Dialect divisions in present-day Ireland
The following map shows the main dialect divisions in present-day Ireland. The East Coast region is where English was first introduced into the country in the late 12th century and stretches from Waterford up to the area beyond Dublin. In the south-east corner of the country the archaic dialect of Forth and Bargy (read: /bargi/) survived until the beginning of the 19th century. The north of Ireland is characterised by a cluster of Ulster Scots varieties along the coastal crescent with the English-based Mid-Ulster English in the centre of the province. The large area of the South-West and West is fairly uniform. This is the area where Irish was spoken longest and shows features (above all in syntax) which resulted from the language-shift which largely took place between the 17th and 19th centuries. Irish is still spoken in small pockets along the western seaboard: in Kerry (tip of Dingle peninsula), in Galway (west of Galway city in Connemara) and in Donegal (along the north-west coast). The English of native speakers of Irish can be termed Contact Irish English.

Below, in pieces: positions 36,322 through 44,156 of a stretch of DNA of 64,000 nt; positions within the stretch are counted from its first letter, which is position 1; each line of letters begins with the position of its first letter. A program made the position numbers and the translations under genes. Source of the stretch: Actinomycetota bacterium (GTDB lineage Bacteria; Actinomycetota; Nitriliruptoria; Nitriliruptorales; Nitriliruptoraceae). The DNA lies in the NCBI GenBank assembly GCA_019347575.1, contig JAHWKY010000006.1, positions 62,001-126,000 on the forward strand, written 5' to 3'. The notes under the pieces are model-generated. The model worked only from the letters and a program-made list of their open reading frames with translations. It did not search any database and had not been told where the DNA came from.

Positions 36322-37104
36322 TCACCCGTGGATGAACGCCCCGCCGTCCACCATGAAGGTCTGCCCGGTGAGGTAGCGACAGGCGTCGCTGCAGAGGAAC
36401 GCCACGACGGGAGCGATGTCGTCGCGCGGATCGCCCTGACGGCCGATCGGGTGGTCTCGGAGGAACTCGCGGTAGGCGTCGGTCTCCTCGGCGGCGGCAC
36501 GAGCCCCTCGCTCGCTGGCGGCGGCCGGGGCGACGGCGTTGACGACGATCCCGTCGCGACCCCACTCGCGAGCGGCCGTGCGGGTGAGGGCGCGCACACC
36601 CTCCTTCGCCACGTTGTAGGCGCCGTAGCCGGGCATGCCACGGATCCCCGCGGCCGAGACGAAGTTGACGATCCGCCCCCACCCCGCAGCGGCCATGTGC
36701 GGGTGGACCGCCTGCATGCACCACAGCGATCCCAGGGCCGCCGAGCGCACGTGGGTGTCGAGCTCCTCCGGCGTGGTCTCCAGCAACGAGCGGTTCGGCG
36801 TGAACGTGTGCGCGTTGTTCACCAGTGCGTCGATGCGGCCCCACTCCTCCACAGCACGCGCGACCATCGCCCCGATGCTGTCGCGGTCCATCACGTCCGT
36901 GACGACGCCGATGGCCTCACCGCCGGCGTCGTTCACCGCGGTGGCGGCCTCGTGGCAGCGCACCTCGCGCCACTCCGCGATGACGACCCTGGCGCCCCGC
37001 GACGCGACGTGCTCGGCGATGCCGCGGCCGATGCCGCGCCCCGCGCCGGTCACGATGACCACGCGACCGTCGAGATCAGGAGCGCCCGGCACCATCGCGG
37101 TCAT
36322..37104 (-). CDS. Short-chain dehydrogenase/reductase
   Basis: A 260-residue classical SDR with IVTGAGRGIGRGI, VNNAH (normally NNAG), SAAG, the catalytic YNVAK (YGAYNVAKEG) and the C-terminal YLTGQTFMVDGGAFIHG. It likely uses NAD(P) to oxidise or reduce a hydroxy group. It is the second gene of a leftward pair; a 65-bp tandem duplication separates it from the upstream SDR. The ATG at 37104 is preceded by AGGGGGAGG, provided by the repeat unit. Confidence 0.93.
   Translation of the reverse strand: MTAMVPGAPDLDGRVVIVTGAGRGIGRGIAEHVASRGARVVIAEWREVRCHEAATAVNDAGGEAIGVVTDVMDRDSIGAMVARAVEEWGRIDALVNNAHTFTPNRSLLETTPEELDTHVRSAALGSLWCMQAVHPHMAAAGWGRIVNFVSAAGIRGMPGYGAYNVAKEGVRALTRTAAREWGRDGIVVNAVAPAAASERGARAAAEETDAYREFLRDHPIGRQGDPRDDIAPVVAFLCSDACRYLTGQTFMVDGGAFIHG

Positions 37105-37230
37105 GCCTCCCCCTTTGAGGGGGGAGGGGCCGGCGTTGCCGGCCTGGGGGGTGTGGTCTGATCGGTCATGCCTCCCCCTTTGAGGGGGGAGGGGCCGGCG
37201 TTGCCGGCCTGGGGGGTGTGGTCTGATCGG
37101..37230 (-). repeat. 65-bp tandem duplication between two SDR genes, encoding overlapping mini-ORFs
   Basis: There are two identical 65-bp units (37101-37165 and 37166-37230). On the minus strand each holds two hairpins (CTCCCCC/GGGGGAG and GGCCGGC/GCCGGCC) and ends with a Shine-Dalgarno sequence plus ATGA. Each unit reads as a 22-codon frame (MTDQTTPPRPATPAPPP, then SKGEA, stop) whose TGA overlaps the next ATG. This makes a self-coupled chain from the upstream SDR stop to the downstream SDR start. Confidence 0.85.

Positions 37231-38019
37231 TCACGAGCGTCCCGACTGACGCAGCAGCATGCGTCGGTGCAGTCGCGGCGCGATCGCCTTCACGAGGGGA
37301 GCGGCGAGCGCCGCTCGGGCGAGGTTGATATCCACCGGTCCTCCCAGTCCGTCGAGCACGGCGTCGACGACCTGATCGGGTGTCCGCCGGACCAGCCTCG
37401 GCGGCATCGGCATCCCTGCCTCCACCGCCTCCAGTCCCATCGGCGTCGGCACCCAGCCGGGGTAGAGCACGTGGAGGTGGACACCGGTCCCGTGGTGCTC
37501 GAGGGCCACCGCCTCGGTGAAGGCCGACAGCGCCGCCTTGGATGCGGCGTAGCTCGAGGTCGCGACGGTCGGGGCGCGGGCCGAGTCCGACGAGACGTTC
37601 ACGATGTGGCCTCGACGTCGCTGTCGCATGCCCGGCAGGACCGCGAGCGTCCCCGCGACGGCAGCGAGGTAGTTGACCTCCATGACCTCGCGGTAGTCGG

In the following maps features are listed which are typical of three main areas of the south of Ireland (Ulster in the north is a separate case, see section on English in Ulster on the tree to the left). The east coast is delimited by a number of features not found elsewhere. The south / south-west is a large area which has been influenced more than any other by the Irish language. The transition features towards the north show the gradual adoption of true northern features by speakers in the border areas from Co Sligo across to Co Louth. Some northern features, such as the high central u reach down along the east coast well below the present-day border between the Republic of Ireland and Northern Ireland.